# Learn X in Y minutes

## Where X=LB Stanza

LB Stanza (or Stanza for short) is a new optionally-typed general purpose programming language from the University of California, Berkeley. Stanza was designed to help programmers tackle the complexity of architecting large programs and significantly increase the productivity of application programmers across the entire software development life cycle.

```; this is a comment
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block comments can be nested with optional tags.
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defpackage learn-stanza-in-y:
import core
import collections

;==============================================================================
; The basics, things you'd find in most programming languages
;==============================================================================

; Variables can be mutable (var) or immutable (val)
val immutable = "this string can't be changed"
var mutable = "this one can be"
mutable = "like this"

; The basic data types (annotations are optional)
val an-int: Int = 12345
val a-long: Long = 12345L
val a-float: Float = 1.2345f
val a-double: Double = 3.14159
val a-string: String = "this is a string"
val a-multiline-string = \<tag>
this is a "raw" string literal
\<tag>

; Print a formatted string with println and "..." % [...]
println("this is a formatted string %_ %_" % [mutable, immutable])

; Stanza is optionally typed, and has a ? (any) type.
var anything:? = 0
anything = 3.14159
anything = "a string"

; Stanza has basic collections like Tuples, Arrays, Vectors and HashTables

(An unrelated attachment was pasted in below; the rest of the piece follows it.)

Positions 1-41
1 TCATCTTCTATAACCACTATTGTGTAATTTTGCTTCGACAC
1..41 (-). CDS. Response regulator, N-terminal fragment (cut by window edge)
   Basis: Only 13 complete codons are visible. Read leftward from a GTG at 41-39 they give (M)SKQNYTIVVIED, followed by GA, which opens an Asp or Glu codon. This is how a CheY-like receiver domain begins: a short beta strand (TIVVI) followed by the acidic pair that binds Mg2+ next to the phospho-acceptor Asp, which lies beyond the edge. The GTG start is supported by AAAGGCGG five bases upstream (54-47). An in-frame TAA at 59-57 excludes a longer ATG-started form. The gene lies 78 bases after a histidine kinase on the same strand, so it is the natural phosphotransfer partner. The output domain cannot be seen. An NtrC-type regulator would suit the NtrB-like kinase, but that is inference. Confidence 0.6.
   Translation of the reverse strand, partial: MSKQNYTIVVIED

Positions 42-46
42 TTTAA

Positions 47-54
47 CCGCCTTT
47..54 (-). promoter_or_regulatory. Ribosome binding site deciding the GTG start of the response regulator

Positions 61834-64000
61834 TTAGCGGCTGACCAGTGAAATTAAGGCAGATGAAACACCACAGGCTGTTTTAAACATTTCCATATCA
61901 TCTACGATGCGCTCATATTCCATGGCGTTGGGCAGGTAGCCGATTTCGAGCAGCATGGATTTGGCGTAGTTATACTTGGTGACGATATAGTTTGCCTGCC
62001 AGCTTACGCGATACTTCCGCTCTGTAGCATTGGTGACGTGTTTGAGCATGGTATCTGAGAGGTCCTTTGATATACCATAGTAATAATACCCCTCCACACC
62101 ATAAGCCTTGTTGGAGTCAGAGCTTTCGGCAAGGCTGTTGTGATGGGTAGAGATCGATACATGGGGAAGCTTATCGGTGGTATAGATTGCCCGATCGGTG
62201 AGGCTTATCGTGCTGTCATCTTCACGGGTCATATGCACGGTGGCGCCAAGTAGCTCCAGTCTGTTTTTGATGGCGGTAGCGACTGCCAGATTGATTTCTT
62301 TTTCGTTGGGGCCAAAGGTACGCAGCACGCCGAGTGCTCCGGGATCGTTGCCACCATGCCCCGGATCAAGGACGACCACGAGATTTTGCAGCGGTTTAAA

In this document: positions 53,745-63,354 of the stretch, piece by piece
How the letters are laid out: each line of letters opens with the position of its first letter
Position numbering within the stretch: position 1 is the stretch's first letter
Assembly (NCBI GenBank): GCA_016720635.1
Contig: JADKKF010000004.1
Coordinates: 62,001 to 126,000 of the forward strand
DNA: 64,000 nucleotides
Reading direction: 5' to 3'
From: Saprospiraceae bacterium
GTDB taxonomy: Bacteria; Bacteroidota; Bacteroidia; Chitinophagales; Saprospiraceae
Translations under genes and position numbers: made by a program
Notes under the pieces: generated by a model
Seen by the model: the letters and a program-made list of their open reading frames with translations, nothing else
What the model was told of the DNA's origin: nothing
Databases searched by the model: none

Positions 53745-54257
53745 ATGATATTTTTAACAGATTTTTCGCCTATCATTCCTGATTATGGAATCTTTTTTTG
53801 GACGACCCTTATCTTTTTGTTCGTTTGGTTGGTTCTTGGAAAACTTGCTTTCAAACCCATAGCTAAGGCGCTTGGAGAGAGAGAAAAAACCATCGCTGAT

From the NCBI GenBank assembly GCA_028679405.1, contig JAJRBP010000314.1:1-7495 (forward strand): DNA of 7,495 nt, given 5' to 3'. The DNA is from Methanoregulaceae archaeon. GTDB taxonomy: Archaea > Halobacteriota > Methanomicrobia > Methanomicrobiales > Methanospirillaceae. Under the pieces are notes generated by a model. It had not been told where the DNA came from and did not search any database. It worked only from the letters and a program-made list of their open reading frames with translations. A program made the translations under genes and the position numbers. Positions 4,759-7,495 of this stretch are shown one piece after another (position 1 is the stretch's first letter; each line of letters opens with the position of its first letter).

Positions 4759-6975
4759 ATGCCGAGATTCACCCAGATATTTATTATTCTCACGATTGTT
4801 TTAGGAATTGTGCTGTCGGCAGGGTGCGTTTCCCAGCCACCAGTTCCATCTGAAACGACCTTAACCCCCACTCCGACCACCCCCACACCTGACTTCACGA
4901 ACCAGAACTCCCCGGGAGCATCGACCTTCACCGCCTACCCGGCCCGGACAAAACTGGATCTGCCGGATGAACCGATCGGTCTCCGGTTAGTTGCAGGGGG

val tuple: Tuple<?> = [mutable, immutable]

val array = Array<?>(3)
array[0] = "string"
array[1] = 1
array[2] = 1.23455
; array[3] = "out-of-bounds" ; arrays are bounds-checked

val vector = Vector<?>()
vector[0] = "string"
vector[1] = 1
vector[2] = 3.14159

val hash-table = HashTable<String, ?>()
hash-table["0"] = 0
hash-table["1"] = 1
hash-table["2"] = 1

;==============================================================================
; Functions
;==============================================================================
; Functions are declared with the `defn` keyword
defn my-function (arg:?) : ; note the space between identifier and arg list
println("called my-function with %_" % [arg])

my-function("arg")  ; note the lack of a space to call the function

; Functions can be declared inside another function and capture variables from
; the surrounding environment.
defn outer (arg):
defn inner ():
println("outer had arg: %_" % [arg])
inner()

outer("something")

; functions are "first-class" in stanza, meaning you can assign variables
; to functions and pass functions as arguments to other functions.
val a-function = outer
defn do-n-times (arg, func, n:Int):
for i in 0 to n do :
func(arg)
do-n-times("argument", a-function, 3)

; sometimes you want to define a function inline, or use an anonymous function.
; for this you can use the syntax:
;   fn (args):
;       ...
do-n-times("hello", fn (arg): println(arg), 2)

; there is a shorthand for writing anonymous functions
do-n-times("hello", { println(_) }, 2)

; the short hand works for multiple arguments as well.
val multi-lambda = { println(_ + 2 * _) }
multi-lambda(1, 2)

;==============================================================================
; User defined types
;==============================================================================
; Structs are declared with the `defstruct` keyword
defstruct MyStruct:
field

; constructors are derived automatically
val my-struct = MyStruct("field:value")

; fields are accessed using function-call syntax
println(field(my-struct))

; Stanza supports subtyping with a "multimethod" system based on method
deftype MyType
defmulti a-method (m:MyType)

defstruct Foo <: MyType
defstruct Bar <: MyType
defmethod a-method (a-foo: Foo):
println("called a-method on a Foo")

defmethod a-method (a-foo: Bar):
println("called a-method on a Bar")

;==============================================================================
; The Type System
;==============================================================================